Neil has enjoyed his working life at Bayer. ‘It was never boring, as there were always new challenges. I met a lot of hard working farmers over the years who helped us with our trials. They eventually benefited from the products we developed….Zapp, Baycox, Rametin COMBO drench, and finally Avenge sheep lousicide.’
As an aside, and confining myself to internal parasites here, I will say Australian sheep producers have been lucky to have had naphthalophos (NAP)-based sheep drenches. Bayer’s ‘Rametin’ was the first (initially, I think, as ‘Bayer Management Drench’ (~ 50 mg active/kg liveweight), then ‘Rametin-H’, then ‘Rametin HLV’ etc) and, for decades, the only NAP drench available in Australia. Other countries, e.g. New Zealand, haven’t had access to NAP. Although it has to be used with extra care, given its relatively narrow safety margin (compared, say, to benzimidazole (BZ) and macrocyclic lactone (ML) actives), it has been extremely useful, especially in combination with other, unrelated actives, as an alternative to ML drenches.
(H = Haemonchus (this product had a flat 7.5 ml dose). LV-low volume (a flat 5 ml dose) These ‘flat dose’ NAP products were efficacious against Haemonchus and, in smaller sheep, against Teladorsagia and Trichostrongylus also. The current Rametin dose rate, seeking to balance efficacy and safety, is approx. 35 mg/kg LWT).
Neil and others published (Australian Vet Journal, vol. 47, 1996) the results of field trials assessing the efficacy and safety of NAP+BZ and NAP+levamisole combination drenches. The two things I took from that paper are that these NAP combinations were very useful and also that, where there were safety issues, they occurred in clusters i.e. on just a few properties (just one farm in Neil’s reported study), and not as a generalised occurrence. My own field experience confirms this: for example, several years ago one producer lost several ewes (that were pregnant and were being supplementary (grain-) fed for a protracted period ) after treatment with NAP, whereas in the same district another producer had used 10, 000 doses of NAP on sheep in the same year without a single loss.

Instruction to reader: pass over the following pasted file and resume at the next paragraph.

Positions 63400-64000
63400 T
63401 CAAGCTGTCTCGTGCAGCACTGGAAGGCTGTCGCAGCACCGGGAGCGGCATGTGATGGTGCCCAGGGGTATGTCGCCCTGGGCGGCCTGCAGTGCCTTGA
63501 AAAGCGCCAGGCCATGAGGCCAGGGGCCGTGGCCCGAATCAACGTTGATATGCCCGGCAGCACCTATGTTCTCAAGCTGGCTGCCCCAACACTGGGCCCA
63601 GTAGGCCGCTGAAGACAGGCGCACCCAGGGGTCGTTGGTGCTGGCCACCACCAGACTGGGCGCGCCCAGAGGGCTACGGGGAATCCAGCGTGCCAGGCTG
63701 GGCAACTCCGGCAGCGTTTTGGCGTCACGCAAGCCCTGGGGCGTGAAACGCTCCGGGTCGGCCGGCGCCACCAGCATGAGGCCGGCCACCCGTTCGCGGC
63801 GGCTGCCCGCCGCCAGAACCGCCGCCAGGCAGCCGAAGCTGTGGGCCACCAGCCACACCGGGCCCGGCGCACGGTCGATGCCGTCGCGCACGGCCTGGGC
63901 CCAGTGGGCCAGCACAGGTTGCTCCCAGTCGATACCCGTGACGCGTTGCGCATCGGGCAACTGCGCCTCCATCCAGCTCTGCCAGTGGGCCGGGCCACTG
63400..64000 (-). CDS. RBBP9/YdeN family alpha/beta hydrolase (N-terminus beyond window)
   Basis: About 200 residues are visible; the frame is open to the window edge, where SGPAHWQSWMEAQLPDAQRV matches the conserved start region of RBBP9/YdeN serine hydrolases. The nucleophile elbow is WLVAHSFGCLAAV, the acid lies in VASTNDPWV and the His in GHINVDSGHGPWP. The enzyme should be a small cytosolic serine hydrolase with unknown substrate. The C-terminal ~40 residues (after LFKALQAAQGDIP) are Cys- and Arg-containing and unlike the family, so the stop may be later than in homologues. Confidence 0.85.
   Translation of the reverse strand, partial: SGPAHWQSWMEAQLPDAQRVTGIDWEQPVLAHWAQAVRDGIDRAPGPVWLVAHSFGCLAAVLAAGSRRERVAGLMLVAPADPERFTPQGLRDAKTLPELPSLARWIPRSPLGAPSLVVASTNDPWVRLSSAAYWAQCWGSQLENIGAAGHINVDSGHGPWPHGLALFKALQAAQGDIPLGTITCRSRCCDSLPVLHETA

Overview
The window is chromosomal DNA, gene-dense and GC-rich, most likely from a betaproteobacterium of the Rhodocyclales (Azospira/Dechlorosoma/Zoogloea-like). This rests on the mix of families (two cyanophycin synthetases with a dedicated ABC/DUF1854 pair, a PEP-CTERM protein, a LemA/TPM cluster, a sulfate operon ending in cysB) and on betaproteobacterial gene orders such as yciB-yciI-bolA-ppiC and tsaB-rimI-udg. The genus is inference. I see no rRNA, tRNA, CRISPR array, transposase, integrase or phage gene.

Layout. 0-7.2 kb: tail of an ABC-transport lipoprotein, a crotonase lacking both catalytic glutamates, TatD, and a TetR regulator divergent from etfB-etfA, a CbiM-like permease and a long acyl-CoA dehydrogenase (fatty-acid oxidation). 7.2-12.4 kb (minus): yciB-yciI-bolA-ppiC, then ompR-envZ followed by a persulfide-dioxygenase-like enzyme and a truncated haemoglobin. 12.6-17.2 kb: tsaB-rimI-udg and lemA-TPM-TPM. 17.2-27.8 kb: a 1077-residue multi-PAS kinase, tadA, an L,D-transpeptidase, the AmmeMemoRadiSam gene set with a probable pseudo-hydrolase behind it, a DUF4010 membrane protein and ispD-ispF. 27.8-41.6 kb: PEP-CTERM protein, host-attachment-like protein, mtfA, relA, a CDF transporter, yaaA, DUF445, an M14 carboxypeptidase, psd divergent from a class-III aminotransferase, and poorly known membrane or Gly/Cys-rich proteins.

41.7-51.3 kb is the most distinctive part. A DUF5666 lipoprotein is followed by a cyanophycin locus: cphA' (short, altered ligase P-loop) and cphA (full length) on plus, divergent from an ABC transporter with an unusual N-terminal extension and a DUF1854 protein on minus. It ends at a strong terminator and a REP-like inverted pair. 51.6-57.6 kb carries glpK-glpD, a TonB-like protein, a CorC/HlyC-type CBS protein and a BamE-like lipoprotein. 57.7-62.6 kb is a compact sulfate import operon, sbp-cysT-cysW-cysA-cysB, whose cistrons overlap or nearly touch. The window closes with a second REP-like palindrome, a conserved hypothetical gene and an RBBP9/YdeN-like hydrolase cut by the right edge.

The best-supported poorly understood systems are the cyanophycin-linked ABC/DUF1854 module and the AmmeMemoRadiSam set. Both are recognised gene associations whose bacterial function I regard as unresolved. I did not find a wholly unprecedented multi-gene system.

Regarding adult education and training, in addition to his work at Bayer, Neil has been on the Agsafe Board for the last 4 years. Agsafe runs the DrumMuster and ChemClear programs for Ag-Stewardship, as well as running a reseller training and accreditation scheme. Neil will likely continue doing that for a while.
In case you were wondering, Neil is the brother of veterinarian and TV personality, Dr Harry Cooper. (Two talented brothers). However, we (in the worm- and related worlds) are much better acquainted with Neil, and are the better for it.
We wish Neil and Ros and family the very best in the coming years. Doubtless Neil’s retirement (from Bayer) will be a very active and productive one.
More on Dr Hugh McL Gordon
Further to the recent WormMail on Gordon et al ( http://tinyurl.com/wormail-hugh-gordon-archives ), Dr RB (Brown) Besier, a past president of the Australian Sheep Veterinarians Society, tells me that one of the society’s major awards is named after Hugh Gordon.